• Chicago Examiner Vol. 11 no28 (1911)-Buffalo Ny Courier (1911)

    Chicago Examiner Vol. 11 no28 (1911)-Buffalo Ny Courier (1911)

     

    "Antoinism," Belgium's New Sect of Healers

     

        A NEW religion has been officially ''discovered" in Belgium by the presentation of a petition to Parliament to obtain legal status for it.
        It la called Antoinism, and was founded a few years ago by a coal miner named Louis Antoine, who is now celebrated far and wide as "Antoine the Healer." His followers claim that they number 160,000. of whom 300, including his wife, are "adepts".
       Mrs. Guillaume, a middle-aged American woman who came specially from New York to be treated by Antoine, says she has been practically cured of the chalky rheumatism which formerly compelled her to walk on crutches. She is herself an adept now, with power to heal by faith, she says.
        Antoinists literally worship their leader. They believe that he knows all the world's happenings, though he never reads a newspaper his home is at Jemeppe-lez-Liege. 
       Antoine is now sixty-five, and confines his healing to ceremonies in the church he has built. They are the simplest services ever invented. They take "place at 10 a m. on Monday, Tuesday, Wednesday and Thursday—there are none on Sunday.
        At 9 a. m. the congregation assembles, and an adept, M. Deregnancourt, who is the publisher of the sect's literature, takes his place at a desk under the raised platform. There is silence till 9:30. Then he announces that "operations" will take place at certain hours on certain days.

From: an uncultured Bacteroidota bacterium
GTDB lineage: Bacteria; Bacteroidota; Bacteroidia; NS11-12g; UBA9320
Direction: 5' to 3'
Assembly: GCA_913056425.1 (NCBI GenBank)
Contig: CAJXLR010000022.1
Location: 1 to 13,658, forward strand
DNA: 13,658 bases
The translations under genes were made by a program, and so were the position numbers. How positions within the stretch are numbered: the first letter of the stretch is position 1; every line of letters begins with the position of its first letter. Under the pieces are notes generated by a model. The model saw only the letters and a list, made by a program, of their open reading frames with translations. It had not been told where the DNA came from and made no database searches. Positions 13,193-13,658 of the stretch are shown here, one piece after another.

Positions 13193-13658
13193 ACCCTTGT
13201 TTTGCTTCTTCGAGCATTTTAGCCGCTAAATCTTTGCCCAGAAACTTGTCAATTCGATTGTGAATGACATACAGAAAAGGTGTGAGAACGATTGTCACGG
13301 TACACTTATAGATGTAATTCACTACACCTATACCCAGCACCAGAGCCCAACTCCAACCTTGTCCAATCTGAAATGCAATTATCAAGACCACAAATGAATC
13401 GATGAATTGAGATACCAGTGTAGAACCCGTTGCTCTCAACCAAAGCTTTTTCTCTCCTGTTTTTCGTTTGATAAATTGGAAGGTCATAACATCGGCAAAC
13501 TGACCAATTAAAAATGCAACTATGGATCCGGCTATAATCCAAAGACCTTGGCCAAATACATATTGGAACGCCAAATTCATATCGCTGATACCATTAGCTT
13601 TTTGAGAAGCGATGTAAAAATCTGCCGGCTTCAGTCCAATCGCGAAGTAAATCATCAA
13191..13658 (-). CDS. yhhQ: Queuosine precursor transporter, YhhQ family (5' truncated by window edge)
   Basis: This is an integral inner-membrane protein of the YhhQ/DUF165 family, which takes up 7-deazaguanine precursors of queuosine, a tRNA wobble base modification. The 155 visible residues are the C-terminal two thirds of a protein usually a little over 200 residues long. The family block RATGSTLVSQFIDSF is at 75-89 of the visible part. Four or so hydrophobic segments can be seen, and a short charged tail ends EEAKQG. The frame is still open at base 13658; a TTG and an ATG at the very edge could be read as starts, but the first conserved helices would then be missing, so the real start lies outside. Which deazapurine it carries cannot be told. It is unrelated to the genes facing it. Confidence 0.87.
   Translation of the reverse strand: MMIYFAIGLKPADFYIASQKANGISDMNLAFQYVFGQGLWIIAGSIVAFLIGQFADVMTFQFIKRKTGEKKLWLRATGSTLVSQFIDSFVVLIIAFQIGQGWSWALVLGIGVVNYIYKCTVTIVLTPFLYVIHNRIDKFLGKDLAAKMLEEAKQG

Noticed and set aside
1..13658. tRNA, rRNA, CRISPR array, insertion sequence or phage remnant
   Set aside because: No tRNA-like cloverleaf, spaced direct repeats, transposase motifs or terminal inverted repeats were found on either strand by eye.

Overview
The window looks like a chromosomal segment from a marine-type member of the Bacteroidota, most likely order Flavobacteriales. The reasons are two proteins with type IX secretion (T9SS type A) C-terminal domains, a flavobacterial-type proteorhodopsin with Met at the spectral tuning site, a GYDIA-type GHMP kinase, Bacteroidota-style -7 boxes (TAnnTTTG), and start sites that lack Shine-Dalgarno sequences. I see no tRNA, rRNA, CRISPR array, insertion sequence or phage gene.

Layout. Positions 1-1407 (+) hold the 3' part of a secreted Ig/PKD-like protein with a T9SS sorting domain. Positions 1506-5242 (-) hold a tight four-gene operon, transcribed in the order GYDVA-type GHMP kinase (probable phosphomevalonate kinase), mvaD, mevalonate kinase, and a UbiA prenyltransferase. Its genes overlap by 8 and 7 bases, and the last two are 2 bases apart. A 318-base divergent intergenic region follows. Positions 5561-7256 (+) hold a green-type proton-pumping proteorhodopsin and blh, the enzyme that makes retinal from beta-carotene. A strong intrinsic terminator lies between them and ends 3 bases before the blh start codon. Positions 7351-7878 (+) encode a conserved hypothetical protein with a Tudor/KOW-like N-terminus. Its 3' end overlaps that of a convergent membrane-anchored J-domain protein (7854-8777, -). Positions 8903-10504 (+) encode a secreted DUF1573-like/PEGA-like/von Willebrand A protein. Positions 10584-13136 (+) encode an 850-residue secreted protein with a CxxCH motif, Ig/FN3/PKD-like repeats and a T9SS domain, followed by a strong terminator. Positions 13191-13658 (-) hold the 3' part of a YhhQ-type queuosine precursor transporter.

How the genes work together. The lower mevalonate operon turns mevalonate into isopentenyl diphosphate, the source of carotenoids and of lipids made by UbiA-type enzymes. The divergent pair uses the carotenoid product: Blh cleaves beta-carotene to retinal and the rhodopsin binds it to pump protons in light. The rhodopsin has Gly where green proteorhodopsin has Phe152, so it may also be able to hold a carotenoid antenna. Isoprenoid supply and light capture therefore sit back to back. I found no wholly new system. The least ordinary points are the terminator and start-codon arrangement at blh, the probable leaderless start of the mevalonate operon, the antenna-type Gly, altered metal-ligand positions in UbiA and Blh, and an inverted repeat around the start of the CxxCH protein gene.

He continues sitting perfectly still, not a muscle moving and his watery blue eyes fixed straight before him in an unblinking stare, until the stroke of 10, when every one rises and the Parent One enters through a side door and slowly walks up the steps to the rostrum, wearing a black cassock.
        Antoine faces the people for a full minute without moving, and then lifts his right hand toward the people and holds it extended for another minute, and that is all. He walks slowly out again. Those two minutes are the service. The adept remarks. "Every one whose faith is strong enough must be cured." The church empties silently.
        The programme is always the same. If cures do not take place, of course, the patients have not had enough faith. Antoine's iron-grey hair falls to his shoulders, and he wears a long beard.
        Antoine cannot sleep much at night. He rests for two hours, and then walks in his garden, which has electric lamps fitted up all round the walls.
        For six months Antoine has not spoken to any one at all. People come at all hours with all sorts of ailments and appeals.
        The Good Mother, as Antoine's wife is called, or the housekeeper, or some other adept, stands in front of the applicant and, turning her eyes upward, slowly waves her hand in the air, which means that she is invoking Antoine the Healer. The patient then goes off smiling, cured by deputy. There is nothing to pay.
        Antoine lives on vegetables only, and prepares them himself. He is a veritable hermit. When it is necessary to speak to him a telephone is used. Subscriptions are made for the maintenance of the church, but it was built partly with $4,000 he had himself saved.
        The badge of the sect is "the tree of the knowledge of the sight of evil" represented by a white tree on a black ground.

    Chicago Examiner Vol. 11 no28 (1911)
    Buffalo Ny Courier (1911)


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